Professor Alan Forrest writes on the St Helena’s part in the Napoleonic legend.
If Waterloo marked the end of Napoleon’s imperial dream, his exile from Europe and imprisonment on St Helena brought a new dimension to the mythology that would be constructed around him. On receiving news of his defeat at the hands of the Allies, public opinion in France hardened against him and he was widely satirised as a leader who may have talked the language of heroism but who had surrendered to Britain in order to save his own life amongst the carnage and destruction around him. This French caricature from 1815 does little to hide underlying feelings of contempt and resentment:
And yet by the time of his death six years later, the foundations of his legend had been laid, to the extent that, for many in France and across the world, he emerged as a tragic hero, a man who had sacrificed everything for the welfare of the French people, the patriot whose dying wish was to be buried in Paris, on the banks of the Seine, surrounded by the people he loved. Napoleon had not wasted his time on St. Helena. Rather he had used it to burnish his image, to prepare his destiny. He was concerned, as he had been throughout his career from time of his first campaign in Italy, with guaranteeing his place in History.
And though much of that reputation would be based on his achievements in war and politics, his years of exile on a remote South Atlantic island, cut off from Europe and the world, unquestionably played their part. For a Romantic age the image of Napoleon condemned to solitude and ennui several thousand miles from France was both powerful and emotive, and that sense of isolation was only heightened by Napoleon’s own words, as they were dictated to Las Cases (and published, as the Mémorial de Sainte-Hélène, two years after his death, in 1823) or communicated to the French army officers, Montholon and Gourgaud, who had accompanied him to St Helena to share his exile, and who would return to France with their memories and their stories to tell.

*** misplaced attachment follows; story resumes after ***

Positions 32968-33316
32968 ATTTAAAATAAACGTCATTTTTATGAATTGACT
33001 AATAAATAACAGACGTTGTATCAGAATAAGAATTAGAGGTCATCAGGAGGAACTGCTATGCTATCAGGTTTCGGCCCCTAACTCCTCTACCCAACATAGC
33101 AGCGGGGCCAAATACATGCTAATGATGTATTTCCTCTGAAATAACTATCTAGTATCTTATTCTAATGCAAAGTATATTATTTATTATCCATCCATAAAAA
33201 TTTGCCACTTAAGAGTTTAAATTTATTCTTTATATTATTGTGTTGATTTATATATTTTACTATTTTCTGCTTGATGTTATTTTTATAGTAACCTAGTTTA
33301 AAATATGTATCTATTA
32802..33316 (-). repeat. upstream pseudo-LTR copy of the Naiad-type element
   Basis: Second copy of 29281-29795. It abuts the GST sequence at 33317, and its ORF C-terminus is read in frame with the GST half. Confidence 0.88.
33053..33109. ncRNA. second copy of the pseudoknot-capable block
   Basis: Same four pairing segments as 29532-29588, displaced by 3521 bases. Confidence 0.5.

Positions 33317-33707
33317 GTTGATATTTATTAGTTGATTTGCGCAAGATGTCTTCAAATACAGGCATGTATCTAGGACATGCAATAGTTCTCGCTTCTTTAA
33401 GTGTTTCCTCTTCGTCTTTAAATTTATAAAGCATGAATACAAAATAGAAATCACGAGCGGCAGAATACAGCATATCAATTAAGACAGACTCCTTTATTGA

Artists and writers were attracted by the story of Napoleon’s exile, by the Shakespearian tragedy of a man whose ambition had led him to be the master of Europe, yet now found himself reduced to roam across a rocky island surrounded by ocean. One of many depictions of the former Emperor in exile, painted around 1855, is by the French artist Hippolyte Paul Delaroche. It shows Napoleon lost in reverie, staring mournfully out from the harsh landscape of St Helena at the sea beyond and seemingly abandoned to his thoughts. It would form a fitting final chapter to the story of a Hero for the Romantic Age.
Even Napoleon’s enemies found tragedy in his final years: his sense of abandonment, his animosity towards his jailor, the constraints he increasingly felt as a result of his failing health. Across Europe, the person of the former emperor continued to arouse more interest, and more passion, than the Allied leaders who had defeated him. Walter Scott, no radical or Bonapartist, nevertheless devoted a short biography to him; while Southey, Byron and others could not conceal their fascination for the man and his myth. Among British painters who found inspiration in his South Atlantic exile was J.M.W Turner, in his thought-provoking canvas on ‘War: The Exile and the Rock Limpet’, first exhibited in 1842. Here, as so often with Turner, colour is everything. As Katharina Fritsch expresses it in the Tate Gallery’s house publication, Tate Etc: ‘We see Napoleon standing in an apocalyptic landscape on the banks of an undefined, almost dried-out river against a blood-red sunset on the horizon’. It is a deeply personal and highly romanticized image, one that memorably reflects the nation’s fascination with Napoleon and his exile on St. Helena:
It may also leave us with the thought that in his battle for history Napoleon had perhaps claimed his final victory.
Prof. Alan Forrest is Professor Emeritus at the University of York and author of Napoleon (Quercus, 2012). He is a trustee for the British Napoleonic Bicentenary Trust.